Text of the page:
Their process is simple. It begins with each child’s creation of a Bookelicious bookmoji, which is a personalized reading avatar, reflecting a child’s likes and interests. The creation of the bookmoji is the beginning of how they invite children to think about who they are as readers. Next, children browse the Bookelicious universe of books to identify ones that are matched to their interests, and they create their own Reading Wish Lists.
With support from Bring Me a Book, children obtain books for their home libraries from the diverse and extensive Bookelicious collection—20,000 titles curated by a team of professional librarians and educators. Additionally, children learn to fulfill their Reading Wish Lists by developing a library habit! Bookelicious is connected to World Cat, so children can check to see if the book they want is in their local public library. Or, equipped with their Reading Wish Lists, they can visit the public library, and librarians are always delighted to help young readers fulfill their wish lists in the library!
The Reading Wish Lists empower children as readers. Children are twice as likely to read the books that they choose themselves; indeed, book choice and book ownership are the catalysts for developing a lifelong reading habit that offers immeasurable benefits in school, work, and life.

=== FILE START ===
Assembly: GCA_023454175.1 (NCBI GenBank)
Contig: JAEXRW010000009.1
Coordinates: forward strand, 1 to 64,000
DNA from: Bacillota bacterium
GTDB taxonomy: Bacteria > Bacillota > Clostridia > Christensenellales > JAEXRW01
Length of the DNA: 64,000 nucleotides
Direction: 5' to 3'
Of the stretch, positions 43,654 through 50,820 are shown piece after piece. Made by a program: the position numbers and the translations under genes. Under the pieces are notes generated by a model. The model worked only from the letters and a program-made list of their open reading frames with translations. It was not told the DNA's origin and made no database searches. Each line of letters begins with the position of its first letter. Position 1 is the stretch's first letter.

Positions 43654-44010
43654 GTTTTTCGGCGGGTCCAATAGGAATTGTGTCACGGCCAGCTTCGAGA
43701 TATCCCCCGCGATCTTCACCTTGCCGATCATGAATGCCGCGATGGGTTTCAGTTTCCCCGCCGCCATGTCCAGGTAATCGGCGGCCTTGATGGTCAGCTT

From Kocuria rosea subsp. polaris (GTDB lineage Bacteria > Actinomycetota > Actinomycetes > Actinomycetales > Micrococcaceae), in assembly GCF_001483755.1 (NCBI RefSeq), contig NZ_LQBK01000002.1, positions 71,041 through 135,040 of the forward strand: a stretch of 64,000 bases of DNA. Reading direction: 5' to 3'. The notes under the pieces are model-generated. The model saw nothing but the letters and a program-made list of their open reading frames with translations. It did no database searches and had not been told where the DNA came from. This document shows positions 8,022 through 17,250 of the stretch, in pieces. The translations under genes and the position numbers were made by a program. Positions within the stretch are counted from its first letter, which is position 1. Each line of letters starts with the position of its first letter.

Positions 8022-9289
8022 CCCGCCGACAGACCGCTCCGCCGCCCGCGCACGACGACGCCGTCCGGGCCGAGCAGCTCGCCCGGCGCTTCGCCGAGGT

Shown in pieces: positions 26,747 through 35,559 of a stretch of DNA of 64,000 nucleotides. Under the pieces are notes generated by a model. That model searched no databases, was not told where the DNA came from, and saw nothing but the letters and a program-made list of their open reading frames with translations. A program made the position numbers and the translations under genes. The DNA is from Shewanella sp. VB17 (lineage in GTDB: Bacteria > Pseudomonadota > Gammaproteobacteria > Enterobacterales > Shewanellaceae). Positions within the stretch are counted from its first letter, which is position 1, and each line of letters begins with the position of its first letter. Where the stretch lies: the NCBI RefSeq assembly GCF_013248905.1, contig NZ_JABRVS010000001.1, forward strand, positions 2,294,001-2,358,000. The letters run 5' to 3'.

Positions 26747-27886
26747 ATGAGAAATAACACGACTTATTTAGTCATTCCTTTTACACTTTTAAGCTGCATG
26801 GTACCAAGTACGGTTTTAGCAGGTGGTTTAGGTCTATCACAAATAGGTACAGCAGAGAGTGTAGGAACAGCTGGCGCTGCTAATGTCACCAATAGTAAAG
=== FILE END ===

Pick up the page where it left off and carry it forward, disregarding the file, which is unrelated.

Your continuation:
Brian Cambourne is presently a Principal Fellow at the University of Wollongong, Australia. He began teaching in 1956 at the age of 19 and spent nine years teaching in a mix of one-room schools and primary classrooms K–6 for the New South Wales Department of Education.
In his tenth year of service for this department he entered the groves of Academe as a teacher educator at Wagga Wagga Teachers’ College. He completed his Ph.D. at James Cook University in North Queensland, and was subsequently a Fullbright Scholar and a Post Doctoral Fellow at Harvard. He has also been a Visiting Fellow at the Universities of Illinois and Arizona. Since completing his doctoral studies (1972), Brian has been researching how learning, especially literacy learning, occurs. He has conducted this research in the naturalistic mode he prefers by sitting and observing in classrooms for many hundreds of hours. His latest book Made for Learning: How the Conditions of Learning Guide Teaching Decisions, co-authored with Debra Crouch, captures Brian’s 60 years of research and theory building.